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Brain-Boosting Drugs FAQ: What You Must Know

7 Scientists Assert Brain-Boosting Drugs Are OK: Are They Wrong?
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Is it cheating or unnatural to use brain-boosting drugs?

Yes, say critics such as Leon R. Kass, MD, chairman of the President's Council on Bioethics. It is cheating. But even worse, it's unnatural.

"One major trouble with biotechical (especially mental) 'improvers' is that they produce changes in us by disrupting the normal character of human being-at-work-in-the-world ... which, when fine and full, constitutes human flourishing," Kass wrote in 2003. "With biotechnical interventions that skip the realm of intelligible meaning, we cannot really own the transformations nor experience them as genuinely ours."

This loss, Kass argues, subtracts from our humanity.

But in this week's Nature editorial, Greely and colleagues say brain boosting is not cheating. It's not against the rules to drink a double espresso or hire a private tutor, they argue, so why disallow use of brain-boosting drugs?

More importantly, they say, we already live highly unnatural lives.

"Given the many cognitive-enhancing tools we accept already, from writing to laptop computers, why draw the line here and say thus far but no further?"

If other people outperform me because they use brain-boosting drugs, won't I be compelled to use them? Aren't brain-boosting drugs unfair to those who don't use them?

These are tricky questions, Greely and colleagues admit. They say policies should prohibit requiring people to take brain-boosting drugs except where public safety is at stake.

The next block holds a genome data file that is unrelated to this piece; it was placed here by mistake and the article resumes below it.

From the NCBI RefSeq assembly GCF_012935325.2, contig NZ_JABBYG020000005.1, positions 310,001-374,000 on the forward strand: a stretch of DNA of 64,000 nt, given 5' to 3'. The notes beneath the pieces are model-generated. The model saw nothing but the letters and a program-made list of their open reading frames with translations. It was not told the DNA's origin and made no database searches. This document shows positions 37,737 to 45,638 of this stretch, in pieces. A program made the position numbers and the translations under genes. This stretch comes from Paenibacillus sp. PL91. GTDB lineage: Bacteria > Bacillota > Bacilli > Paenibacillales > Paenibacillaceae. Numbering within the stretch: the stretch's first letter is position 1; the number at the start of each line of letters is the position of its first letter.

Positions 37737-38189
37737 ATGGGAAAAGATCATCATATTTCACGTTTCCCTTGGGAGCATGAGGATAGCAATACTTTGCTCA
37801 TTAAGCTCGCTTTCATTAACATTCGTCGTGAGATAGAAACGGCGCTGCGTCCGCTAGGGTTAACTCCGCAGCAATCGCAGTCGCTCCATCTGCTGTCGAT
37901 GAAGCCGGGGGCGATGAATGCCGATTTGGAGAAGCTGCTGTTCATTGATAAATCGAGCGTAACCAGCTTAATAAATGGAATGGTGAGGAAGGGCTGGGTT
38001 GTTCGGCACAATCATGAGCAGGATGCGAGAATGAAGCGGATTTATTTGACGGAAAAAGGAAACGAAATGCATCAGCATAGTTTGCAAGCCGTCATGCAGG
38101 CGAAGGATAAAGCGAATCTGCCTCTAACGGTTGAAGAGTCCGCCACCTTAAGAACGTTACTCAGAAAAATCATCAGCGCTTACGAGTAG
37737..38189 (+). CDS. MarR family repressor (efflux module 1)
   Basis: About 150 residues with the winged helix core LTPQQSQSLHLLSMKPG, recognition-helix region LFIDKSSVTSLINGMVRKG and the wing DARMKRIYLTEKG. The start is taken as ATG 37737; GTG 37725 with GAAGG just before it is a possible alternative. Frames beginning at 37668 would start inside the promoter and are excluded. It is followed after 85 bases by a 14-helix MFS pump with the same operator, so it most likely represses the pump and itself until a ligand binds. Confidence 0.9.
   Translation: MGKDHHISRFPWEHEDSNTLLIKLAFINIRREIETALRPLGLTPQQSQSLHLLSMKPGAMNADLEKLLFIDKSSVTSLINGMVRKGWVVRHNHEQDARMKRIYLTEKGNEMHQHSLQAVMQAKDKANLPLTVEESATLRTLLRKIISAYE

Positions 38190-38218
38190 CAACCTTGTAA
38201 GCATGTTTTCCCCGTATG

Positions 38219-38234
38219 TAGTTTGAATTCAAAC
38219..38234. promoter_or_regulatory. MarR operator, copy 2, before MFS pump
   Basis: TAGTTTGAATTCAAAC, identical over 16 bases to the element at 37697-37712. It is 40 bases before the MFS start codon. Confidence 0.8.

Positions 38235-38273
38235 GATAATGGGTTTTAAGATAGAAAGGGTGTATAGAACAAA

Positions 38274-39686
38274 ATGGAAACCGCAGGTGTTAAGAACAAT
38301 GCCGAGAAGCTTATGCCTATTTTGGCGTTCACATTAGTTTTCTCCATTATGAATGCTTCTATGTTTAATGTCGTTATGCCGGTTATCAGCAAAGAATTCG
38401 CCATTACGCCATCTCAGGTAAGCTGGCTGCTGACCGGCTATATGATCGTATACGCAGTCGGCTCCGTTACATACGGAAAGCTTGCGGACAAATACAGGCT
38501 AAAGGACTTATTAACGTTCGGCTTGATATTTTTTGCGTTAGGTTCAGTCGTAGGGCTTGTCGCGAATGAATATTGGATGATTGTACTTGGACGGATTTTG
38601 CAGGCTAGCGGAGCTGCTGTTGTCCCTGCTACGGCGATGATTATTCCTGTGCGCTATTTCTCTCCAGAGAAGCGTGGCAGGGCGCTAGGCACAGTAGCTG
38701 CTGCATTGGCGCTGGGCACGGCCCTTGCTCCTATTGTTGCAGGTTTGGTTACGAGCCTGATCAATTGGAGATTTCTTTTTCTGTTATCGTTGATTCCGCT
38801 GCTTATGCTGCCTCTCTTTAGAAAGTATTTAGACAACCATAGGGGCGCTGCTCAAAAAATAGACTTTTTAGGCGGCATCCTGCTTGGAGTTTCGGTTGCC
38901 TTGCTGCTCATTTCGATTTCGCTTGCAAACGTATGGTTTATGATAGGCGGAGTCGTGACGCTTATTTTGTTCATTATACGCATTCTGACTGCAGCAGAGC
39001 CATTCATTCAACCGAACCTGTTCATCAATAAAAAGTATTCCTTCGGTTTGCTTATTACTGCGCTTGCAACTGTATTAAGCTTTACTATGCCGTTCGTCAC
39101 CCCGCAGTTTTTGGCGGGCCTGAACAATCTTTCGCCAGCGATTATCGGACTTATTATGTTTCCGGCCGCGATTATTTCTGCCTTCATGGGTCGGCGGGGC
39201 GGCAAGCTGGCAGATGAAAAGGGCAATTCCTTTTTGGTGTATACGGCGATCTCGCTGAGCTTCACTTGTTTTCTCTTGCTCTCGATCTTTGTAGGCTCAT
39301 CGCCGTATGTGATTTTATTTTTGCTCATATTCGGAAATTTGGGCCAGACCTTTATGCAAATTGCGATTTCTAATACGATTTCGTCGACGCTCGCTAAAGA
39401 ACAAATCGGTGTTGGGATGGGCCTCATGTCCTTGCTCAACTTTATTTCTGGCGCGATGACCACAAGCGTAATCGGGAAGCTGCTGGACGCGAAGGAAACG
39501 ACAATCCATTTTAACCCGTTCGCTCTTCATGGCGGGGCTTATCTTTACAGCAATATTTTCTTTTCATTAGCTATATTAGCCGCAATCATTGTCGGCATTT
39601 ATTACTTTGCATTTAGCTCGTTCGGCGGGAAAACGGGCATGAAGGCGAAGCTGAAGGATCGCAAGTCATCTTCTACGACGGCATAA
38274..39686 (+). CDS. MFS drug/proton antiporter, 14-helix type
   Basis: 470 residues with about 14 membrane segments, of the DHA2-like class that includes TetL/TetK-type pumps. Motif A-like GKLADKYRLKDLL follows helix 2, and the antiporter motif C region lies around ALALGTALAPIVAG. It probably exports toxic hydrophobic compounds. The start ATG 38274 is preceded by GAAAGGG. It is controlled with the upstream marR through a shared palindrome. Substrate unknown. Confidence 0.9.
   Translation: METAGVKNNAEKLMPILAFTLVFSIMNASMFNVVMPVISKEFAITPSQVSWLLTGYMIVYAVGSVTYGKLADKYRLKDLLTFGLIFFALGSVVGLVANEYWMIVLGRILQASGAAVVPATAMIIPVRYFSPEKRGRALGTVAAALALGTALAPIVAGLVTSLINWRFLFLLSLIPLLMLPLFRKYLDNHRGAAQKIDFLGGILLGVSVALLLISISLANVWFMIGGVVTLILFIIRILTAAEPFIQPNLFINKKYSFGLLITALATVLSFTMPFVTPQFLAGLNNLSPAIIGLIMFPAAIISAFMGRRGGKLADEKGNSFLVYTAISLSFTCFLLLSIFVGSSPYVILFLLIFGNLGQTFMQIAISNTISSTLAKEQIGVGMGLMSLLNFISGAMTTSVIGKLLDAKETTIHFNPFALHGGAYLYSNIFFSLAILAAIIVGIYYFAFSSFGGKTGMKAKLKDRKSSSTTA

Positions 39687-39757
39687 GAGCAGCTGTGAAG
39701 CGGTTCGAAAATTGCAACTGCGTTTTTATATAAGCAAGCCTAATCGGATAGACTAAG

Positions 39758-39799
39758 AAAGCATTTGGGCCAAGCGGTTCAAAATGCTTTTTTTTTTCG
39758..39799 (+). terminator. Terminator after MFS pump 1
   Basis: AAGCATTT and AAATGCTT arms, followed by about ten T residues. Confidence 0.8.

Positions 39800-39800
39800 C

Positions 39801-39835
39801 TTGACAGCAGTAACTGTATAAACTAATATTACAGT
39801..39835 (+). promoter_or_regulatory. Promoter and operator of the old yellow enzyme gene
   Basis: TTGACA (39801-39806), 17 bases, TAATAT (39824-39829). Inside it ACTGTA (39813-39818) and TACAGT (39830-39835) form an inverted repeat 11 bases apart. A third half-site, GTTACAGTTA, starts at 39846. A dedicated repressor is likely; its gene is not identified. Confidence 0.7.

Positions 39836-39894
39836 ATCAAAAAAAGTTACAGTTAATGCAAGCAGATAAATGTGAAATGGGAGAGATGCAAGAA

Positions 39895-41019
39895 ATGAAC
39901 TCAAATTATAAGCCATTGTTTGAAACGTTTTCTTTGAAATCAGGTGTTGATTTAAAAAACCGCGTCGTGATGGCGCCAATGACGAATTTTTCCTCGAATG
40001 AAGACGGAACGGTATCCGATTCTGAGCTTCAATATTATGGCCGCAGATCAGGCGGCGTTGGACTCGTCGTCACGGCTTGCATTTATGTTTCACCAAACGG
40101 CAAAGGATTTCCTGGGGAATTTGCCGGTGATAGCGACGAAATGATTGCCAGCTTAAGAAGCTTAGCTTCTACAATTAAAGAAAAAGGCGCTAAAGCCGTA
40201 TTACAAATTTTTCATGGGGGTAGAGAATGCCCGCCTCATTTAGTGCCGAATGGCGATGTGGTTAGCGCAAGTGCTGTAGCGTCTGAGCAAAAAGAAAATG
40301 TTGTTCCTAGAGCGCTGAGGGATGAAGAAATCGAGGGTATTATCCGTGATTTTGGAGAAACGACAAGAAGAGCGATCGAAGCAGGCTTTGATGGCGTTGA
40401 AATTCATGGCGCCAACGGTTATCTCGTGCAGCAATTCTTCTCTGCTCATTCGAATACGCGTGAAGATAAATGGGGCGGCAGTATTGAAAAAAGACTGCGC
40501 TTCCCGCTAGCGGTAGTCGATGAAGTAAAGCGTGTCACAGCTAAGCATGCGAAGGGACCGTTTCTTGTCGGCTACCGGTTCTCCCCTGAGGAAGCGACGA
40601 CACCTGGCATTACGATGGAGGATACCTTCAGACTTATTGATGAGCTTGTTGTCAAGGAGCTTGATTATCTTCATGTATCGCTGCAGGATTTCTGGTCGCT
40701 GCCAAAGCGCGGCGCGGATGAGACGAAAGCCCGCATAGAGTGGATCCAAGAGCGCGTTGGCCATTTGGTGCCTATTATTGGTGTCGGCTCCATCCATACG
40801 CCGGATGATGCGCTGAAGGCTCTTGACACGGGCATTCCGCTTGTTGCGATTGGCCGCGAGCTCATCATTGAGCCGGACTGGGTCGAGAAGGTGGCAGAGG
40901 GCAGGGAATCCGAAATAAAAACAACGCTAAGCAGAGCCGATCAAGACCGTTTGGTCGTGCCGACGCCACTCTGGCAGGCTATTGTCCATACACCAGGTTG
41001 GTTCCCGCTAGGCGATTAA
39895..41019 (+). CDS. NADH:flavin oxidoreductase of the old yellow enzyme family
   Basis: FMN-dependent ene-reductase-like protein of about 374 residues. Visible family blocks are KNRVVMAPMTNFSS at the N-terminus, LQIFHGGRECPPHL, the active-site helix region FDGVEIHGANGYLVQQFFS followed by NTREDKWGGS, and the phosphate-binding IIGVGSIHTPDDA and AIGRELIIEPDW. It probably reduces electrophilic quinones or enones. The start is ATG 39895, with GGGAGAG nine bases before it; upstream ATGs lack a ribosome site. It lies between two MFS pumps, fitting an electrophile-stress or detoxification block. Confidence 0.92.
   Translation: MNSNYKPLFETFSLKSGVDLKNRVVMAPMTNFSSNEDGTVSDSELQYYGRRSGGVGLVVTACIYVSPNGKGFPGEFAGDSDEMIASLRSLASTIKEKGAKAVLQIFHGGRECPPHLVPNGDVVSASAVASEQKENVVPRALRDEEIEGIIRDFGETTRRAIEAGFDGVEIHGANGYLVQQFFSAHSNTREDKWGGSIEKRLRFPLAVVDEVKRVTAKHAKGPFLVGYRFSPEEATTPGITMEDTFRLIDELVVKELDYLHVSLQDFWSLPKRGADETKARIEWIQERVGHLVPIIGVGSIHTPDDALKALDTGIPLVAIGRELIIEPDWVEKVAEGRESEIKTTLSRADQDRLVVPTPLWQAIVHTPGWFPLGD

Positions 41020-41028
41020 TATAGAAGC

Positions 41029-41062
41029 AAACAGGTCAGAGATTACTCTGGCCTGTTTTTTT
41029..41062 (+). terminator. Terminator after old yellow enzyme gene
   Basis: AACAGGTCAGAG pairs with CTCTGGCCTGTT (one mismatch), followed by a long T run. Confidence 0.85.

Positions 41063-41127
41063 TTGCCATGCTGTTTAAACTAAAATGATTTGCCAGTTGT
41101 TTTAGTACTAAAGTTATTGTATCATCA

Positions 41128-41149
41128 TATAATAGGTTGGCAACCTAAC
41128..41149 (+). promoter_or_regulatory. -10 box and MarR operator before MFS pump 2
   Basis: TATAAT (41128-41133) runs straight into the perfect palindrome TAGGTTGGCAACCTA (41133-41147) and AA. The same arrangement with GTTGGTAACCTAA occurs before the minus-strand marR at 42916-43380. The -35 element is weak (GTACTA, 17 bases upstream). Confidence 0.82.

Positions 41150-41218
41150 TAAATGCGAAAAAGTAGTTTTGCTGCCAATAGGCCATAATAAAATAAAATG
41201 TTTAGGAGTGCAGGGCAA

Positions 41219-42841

As to fairness, they note that people already have unequal access to brain-enhancing experiences such as private tutoring.

In cases where the drugs are merely used to temporarily boost exam performance, Greely and colleagues suggest that drug use would be unfair. But if the drugs boosted one's long-term learning, they have less of a problem with unfairness.

"Cognitive enhancement, unlike enhancement for sports competitions, could lead to substantive improvements in the world," Greely and colleagues suggest.

How would brain-boosting drugs be regulated?

Greely and colleagues suggest that policies regarding cognitive-enhancing drugs should be based on scientific evidence. They call for:

  • Accelerated research into the risks and benefits of cognitive enhancement
  • Participation of medical and scientific organizations in formulating guidelines
  • Education to increase public understanding of cognitive enhancement
  • Legal reforms -- not new laws -- to align existing laws with "emerging social norms and information about safety"
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